The more subtle difference between the anime and the manga is the pacing. The Flowers of Evil anime has an almost glacial movement in the story. It spends so much of its time building up tension that the actual story seems secondary. I expected the manga to have that same ponderous weight to its cadence. But I was surprised by what I read.

The Flowers of Evil manga seems to have two paces. It can be almost breathlessly frenetic but in contrast it can also be meditatively ponderous. When Takao Kasuga is caught up in things the flow of the pages are almost delirious as events seem like they are out of his control. But when he is a master of his own fate the pace slows down. It clearly highlights when Kasuga could escape the spiral he is in but refuses to do so due to either cowardice, fear of being hurt, or plain desire. That anime seems not to care much for that first mode.

It is not to say the anime is doing things incorrectly. It is clearly made decisions to revel in one half of the story and downplay the other. When you adapt a title to another medium you sometimes have to change things to make them work. Other times you can modify things to make them your own. I feel like the anime is somewhere in the middle in this respect. Some of the changes are out of necessity and others are a personal flourish.

I will mention that I read through more of story what was in the three volumes of manga than the time it took to watch three episodes of the same 13 episode anime. While there is not necessarily a better version there is one that is in fact more expedient.

In that respect I feel that anime and the manga of The Flowers of Evil are the beginning of discussion and maybe even some insight into what different people want out of pacing and adaption of manga. It seems like people who would normally despise such a reduced speed in a translation love this series. There is clearly a greater alchemy at work here worth looking into.

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narutaki_icon_4040 As you might gather from the cover of Blade of the Immortal vol. 27, we finally get the return of a familiar face (actually faces!) as we draw ever nearer to the final showdown. The volume focuses more on the greater cast as Rin and Manji recover from their latest clash with Shiira and slowly start their journey again.

We finally get to see Habaki’s daughter show her skills in some competent sword work but much more in her ability to think ahead. A good portion of the book is taken up by her and Ban (one of Habaki’s woefully underdeveloped death row soldiers) fighting in the woods against one of the Itto-ryu’s oldest members. Ban uses a gun which takes the ridiculous nature of the fights in BotI to a different level.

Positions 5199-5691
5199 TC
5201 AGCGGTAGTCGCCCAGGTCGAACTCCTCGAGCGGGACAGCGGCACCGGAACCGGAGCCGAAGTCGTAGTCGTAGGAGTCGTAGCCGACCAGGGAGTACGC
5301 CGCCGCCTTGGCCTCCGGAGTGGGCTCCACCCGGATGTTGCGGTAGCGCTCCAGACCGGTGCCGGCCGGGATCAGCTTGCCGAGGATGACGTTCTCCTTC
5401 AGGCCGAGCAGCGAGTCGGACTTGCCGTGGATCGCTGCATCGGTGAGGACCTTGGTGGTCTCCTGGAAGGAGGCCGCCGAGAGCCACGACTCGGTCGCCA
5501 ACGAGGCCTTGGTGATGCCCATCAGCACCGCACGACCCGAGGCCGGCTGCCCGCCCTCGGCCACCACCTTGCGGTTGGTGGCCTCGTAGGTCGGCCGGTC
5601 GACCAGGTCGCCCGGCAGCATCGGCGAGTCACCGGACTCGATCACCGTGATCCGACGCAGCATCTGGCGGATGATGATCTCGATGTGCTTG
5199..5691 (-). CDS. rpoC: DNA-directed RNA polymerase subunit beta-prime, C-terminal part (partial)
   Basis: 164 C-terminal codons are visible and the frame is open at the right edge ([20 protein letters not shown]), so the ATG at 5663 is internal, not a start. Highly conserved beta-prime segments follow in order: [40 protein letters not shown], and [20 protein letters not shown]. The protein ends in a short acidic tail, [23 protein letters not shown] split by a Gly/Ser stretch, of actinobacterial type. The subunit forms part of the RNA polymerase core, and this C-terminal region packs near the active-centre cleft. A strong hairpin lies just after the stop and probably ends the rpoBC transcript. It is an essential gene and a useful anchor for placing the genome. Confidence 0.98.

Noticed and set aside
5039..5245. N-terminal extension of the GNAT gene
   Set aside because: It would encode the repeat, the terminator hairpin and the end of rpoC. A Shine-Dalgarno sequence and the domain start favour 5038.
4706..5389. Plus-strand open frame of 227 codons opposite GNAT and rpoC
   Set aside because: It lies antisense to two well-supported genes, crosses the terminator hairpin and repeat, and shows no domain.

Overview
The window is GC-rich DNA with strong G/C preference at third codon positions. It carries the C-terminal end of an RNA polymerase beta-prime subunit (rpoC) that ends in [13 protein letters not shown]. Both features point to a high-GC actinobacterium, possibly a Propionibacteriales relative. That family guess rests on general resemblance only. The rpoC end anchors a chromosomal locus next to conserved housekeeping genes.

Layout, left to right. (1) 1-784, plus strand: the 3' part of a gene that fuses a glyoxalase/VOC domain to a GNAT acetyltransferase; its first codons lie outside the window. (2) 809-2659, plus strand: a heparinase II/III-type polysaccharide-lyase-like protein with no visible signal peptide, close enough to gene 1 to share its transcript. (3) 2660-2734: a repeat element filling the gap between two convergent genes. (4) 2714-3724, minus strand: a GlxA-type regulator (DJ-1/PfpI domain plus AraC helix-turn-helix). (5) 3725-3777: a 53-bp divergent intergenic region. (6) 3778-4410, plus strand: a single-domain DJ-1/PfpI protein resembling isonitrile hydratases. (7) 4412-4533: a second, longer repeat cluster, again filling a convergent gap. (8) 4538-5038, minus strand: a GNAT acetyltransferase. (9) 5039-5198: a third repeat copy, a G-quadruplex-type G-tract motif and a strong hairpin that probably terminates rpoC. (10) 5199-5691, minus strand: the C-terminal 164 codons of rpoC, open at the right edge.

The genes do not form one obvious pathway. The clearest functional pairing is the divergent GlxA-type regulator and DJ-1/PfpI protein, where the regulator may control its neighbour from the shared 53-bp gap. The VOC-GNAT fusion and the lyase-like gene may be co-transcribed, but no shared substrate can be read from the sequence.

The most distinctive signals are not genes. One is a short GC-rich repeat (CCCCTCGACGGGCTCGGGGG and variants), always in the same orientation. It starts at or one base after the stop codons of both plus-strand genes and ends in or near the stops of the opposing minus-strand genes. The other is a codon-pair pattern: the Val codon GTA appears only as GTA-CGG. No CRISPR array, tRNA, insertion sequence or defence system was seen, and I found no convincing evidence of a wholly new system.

Remember those familiar faces I mentioned? Well, don’t get too excited since they literally make a 8-page appearance. Still it bodes well for things to come.

Magatsu had my favorite moment in the volume though as he lays down some wisdom about the path of revenge:

“It’s like the wheel of fate rolling right over us. All we are required to do is accept being hated our whole lifetimes by the relatives of those we’ve killed. Even thinking about wanting to forgive or wanting to be forgiven is foolish.”

The Ongoing Investigations are little peeks into what we are watching, reading, or playing outside of our main blog posts. We each pick three things without much rhyme or reason; they are just the most interesting things since the last OI.

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One for the Money, Two for the Show

December 31, 2013

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hisui_icon_4040 It always seems like Kate and I go through long stretches where we don’t do any guest spots on other podcasts, then by coincidence we do a whole batch of guests appearances, and then another long dry spell. And I keep that trend alive by being on two Internet series in quick enough succession that I can put both of them in the same post.

My first guest appearance was a follow-up to my November appearance on the OSMcast!. I was on the podcast JUST before the DLC case for Phoenix Wright: Ace Attorney – Dual Destinies, called Turnabout Reclaimed, was released in English. So we agreed to record this supplemental podcast after we both played through the new case to give a complete overview of the game. This time we were also joined by Mark from The Oriental Cartoon Show podcast who could not make the first podcast.

We don’t make TOO many fish related puns. I promise.